Of course, if every architect blew up all the buildings that weren’t built exactly how they liked it, there wouldn’t be that many buildings left. The reality is that the act of design is also the act of compromise. There are many moving parts to designing and constructing a building. There is never enough time and the budget is never large enough. And when the economy is bad, building can stop altogether.


In the 1993 film, Indecent Proposal, Woody Harrelson plays an architect married to Demi Moore. He designs a house for the two of them but during the early 90s recession they run out of money before construction is completed.


This is actually a thing. When a major economic downturn hits, projects are cancelled and architects are laid off. This happened in the early 90s as portrayed in the film and it happened again in the early 2000s after the dot-com bubble burst. The Great Recession of the late 2000s decimated the profession. An entire generation of architecture graduates were unable to find jobs and many left the profession all together.


Anyway, in the movie, the struggling couple takes the meager savings they have left and go to Las Vegas. While there they run into a billionaire played by Robert Redford who offers to pay Harrelson a million dollars to sleep with his wife. This turns out to be a really bad idea.


Towards the end of the film Harrelson becomes a professor at a local university to try and make ends meet. Although he has no experience teaching, he puts on a pair of glasses which makes him appear smarter when he lectures:


Harrelson Great architecture is only going to come from your passion and even that won’t assure you a job. Louis Kahn died in a men’s room in Penn Station. For days, no one claimed the body. Look at that – is that beautiful? The moneymen did not weep because the great ones are impossible to deal with. They’re a pain in the ass because they know that if they do their jobs properly, if just this once they can get it right they can actually lift the human spirit - take it to a higher place.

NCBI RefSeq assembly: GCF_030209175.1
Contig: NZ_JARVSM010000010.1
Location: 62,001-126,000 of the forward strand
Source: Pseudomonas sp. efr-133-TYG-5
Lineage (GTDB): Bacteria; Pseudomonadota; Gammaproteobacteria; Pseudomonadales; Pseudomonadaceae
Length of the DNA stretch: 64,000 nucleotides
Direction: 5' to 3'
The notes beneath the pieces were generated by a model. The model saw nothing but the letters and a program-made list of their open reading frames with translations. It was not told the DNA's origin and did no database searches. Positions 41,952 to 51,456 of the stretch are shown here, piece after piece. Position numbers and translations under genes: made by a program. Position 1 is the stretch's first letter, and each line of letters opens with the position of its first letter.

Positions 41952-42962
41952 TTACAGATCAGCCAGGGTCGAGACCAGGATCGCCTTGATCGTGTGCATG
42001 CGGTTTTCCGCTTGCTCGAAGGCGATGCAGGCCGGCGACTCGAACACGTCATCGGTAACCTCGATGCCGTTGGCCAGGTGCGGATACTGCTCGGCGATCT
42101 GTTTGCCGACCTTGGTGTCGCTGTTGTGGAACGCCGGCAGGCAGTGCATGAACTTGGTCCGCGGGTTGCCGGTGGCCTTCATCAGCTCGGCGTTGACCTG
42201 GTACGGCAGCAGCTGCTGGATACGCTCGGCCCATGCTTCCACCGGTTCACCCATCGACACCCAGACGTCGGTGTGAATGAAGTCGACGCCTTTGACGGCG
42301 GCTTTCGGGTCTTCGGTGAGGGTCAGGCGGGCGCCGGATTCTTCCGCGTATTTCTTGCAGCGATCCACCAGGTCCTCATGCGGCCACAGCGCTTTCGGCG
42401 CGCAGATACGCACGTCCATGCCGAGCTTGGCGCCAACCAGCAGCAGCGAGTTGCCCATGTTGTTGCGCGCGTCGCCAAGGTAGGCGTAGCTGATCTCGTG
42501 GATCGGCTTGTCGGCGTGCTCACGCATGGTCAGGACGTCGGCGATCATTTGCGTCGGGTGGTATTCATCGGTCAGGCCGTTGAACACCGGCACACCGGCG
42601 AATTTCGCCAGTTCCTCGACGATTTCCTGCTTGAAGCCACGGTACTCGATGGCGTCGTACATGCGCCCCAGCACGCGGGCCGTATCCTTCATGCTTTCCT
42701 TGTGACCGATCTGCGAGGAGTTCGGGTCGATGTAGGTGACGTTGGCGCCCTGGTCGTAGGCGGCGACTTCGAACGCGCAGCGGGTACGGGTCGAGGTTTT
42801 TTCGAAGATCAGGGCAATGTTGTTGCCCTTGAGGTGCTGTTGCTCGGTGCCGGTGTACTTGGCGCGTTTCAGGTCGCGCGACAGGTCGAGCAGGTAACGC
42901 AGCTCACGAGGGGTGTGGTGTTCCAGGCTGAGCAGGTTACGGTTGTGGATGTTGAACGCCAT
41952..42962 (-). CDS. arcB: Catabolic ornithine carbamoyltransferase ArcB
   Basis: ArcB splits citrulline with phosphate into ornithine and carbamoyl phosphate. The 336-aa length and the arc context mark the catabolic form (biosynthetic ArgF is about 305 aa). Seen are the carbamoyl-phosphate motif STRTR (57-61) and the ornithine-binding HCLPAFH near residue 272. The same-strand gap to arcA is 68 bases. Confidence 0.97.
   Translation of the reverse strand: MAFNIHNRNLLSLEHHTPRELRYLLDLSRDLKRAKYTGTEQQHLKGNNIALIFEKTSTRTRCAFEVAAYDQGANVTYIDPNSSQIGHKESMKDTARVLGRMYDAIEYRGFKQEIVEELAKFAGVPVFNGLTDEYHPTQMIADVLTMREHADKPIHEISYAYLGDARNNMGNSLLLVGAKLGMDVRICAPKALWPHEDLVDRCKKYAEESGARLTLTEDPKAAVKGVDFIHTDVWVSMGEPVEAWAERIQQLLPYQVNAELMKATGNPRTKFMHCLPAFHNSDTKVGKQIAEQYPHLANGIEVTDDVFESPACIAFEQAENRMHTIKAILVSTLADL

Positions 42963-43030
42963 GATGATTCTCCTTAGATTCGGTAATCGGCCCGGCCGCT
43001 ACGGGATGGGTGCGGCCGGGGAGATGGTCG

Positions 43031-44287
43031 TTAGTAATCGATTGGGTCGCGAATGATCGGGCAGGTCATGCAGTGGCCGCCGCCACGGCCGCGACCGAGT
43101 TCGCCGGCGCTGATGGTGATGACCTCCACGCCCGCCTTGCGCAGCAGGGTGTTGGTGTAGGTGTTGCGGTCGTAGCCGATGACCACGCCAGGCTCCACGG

Hightower One thing that’s interesting about this particular scene is that the students he is lecturing to are remarkably diverse. Well, maybe they aren’t remarkably diverse but they are certainly more diverse than the architects we’ve seen portrayed so far. We see both female students as well as students of color. If you’ve been paying any attention you might have noticed that all of the architects we’ve seen in movies so far have been men – white men to be precise.


This isn’t some bias imposed by Hollywood. It’s actually an accurate representation of the architecture profession. Nearly eighty-five percent of the architects in the United States are men. About that same percentage are white.


It’s an issue the profession is acutely aware of but it’s also one that’s proved difficult to remedy. Although nearly half of all architecture school graduates are women, those graduates tend to drop out of the profession in greater numbers than their male counterparts. There are lots of reasons for this, not the least of which is the difficulty of being a parent while at the same time being a full-time architect.